9 Crimes

Compassion is Not a Feeling


Disclaimer: Some of the links in the following article connect to images and video of women who have suffered greatly. Please be advised as some readers may find the content disturbing.

9 CrimesThis past Monday seemed like any other day. While sitting in my car, waiting for my daughter to get out of school, I scrolled through my feed on Facebook. A story was posted about women facing major consequences for turning down marriage proposals. As I clicked on “read more”, my heart began to sink and suddenly every minuscule complaint I had ever uttered came to mind, filling me with embarrassment and shame. Lately, the shared stories and articles on Facebook seem to be the things that draw me in the most and they often offer a redeeming quality to social media that the other end of the spectrum does not. But before I could finish reading, my daughter was in the car and we were on to the topic of her day and mine, while the images of these poor women lingered in my mind. The thought of these women and their day in comparison to mine was more than I could mentally grasp. There was a weight of embarrassment about the complaining earlier in the day about my messy house. I was frustrated that I had been rattled by a measly pimple on my face and felt shameful for being grouchy about anything at all.

When we experience tragedy in other’s lives, we immediately realize how small our problems really are in comparison. Then we feel guilty for being so angry at the person who didn’t get our order right in the drive-thru, for our computer running so slow, or for having to do too much laundry because of our sad overabundance of clothing. Normally, I admit, articles like these weigh me down for the moment until my next annoyance distracts me and someone cuts me off in traffic and I seem to move on, nonchalantly focusing on myself again. I’m not a completely insensitive person but the sick feeling passes quickly without ever letting it sink in as to how I should respond. Sometimes I am really good at dodging things that cause me emotional or mental discomfort. “Those things are too big for one person to change,” I thought, “so why bother worrying about them?”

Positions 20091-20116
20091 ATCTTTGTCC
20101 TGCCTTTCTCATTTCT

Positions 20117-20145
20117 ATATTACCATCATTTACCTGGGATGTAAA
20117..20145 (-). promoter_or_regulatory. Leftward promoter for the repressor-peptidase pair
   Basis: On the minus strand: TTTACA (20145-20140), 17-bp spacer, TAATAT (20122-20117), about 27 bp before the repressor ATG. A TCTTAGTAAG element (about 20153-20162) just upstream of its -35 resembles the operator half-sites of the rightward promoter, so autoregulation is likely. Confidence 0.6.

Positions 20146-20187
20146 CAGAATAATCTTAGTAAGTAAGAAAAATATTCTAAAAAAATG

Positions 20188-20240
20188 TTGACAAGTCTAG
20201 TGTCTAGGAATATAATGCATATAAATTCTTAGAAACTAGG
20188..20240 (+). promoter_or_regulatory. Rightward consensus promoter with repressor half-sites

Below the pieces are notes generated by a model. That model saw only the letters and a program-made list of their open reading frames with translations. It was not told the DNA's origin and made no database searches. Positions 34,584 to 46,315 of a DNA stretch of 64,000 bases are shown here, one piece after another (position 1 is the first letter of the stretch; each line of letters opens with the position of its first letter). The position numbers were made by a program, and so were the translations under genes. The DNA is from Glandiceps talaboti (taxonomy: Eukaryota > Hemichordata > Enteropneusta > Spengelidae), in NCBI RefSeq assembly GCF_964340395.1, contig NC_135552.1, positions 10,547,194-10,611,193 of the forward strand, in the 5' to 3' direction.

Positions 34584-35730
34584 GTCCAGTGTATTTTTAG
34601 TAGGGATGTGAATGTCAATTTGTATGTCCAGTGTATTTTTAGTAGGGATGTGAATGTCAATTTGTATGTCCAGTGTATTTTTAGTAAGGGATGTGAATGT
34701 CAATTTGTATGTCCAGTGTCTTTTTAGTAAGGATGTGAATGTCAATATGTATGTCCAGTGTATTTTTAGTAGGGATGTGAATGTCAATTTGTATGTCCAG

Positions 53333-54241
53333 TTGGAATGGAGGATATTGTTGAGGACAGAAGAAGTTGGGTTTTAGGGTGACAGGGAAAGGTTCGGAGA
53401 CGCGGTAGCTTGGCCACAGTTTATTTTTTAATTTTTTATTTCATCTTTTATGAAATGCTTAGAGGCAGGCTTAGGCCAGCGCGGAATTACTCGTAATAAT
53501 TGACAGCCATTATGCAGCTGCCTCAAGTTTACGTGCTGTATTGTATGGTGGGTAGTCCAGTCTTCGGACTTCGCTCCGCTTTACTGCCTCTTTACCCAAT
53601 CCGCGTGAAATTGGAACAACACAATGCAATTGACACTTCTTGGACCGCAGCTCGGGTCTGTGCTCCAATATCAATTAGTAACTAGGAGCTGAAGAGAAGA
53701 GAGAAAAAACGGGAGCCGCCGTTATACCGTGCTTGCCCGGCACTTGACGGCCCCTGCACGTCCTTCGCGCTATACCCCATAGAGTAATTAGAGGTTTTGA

When we experience tragedy in other’s lives, we immediately realize how small our problems really are in comparison.

 

So like a good Father who doesn’t let his children forget a powerful lesson, God did not let me simply forget or move on. These images, these women, what their lives are like, have been consuming me. Every time I have complained, I feel like God has answered with flashes of perspective brought on by the articles and pictures. Clearly, He has my attention, I’m shaken up, and even as I write, there is so much unprocessed thinking.

What do you do when something wrecks you, leaves you feeling utterly helpless, or mocks you for uttering a single complaint about anything? How would I even begin to make a dent in this painful atrocity? What do I do with this? How can I even begin to make a difference? These questions have plagued me the last couple of days. As I grieved on my drive home this morning, with a lump in my throat, I began to ask God again: what do you want me to do? Should I go home and tell my family I need to jump on a plane and go see these women? Do you want to me financially support the people on the front lines? Do you want me to be on the front lines? Am I supposed to bring awareness to the issue and show all my family and friends this article? While those ideas are certainly within reason, I know my tendency at times is to think God wants me to go big or go home. And I would say if God ever calls any of us to do the “big things” in response to any tragedy, we should. (And this isn’t my favorite term because it implies degrees of servitude and not the heart of benevolence). But reason also tells me that there are probably other things that He wants of me as well.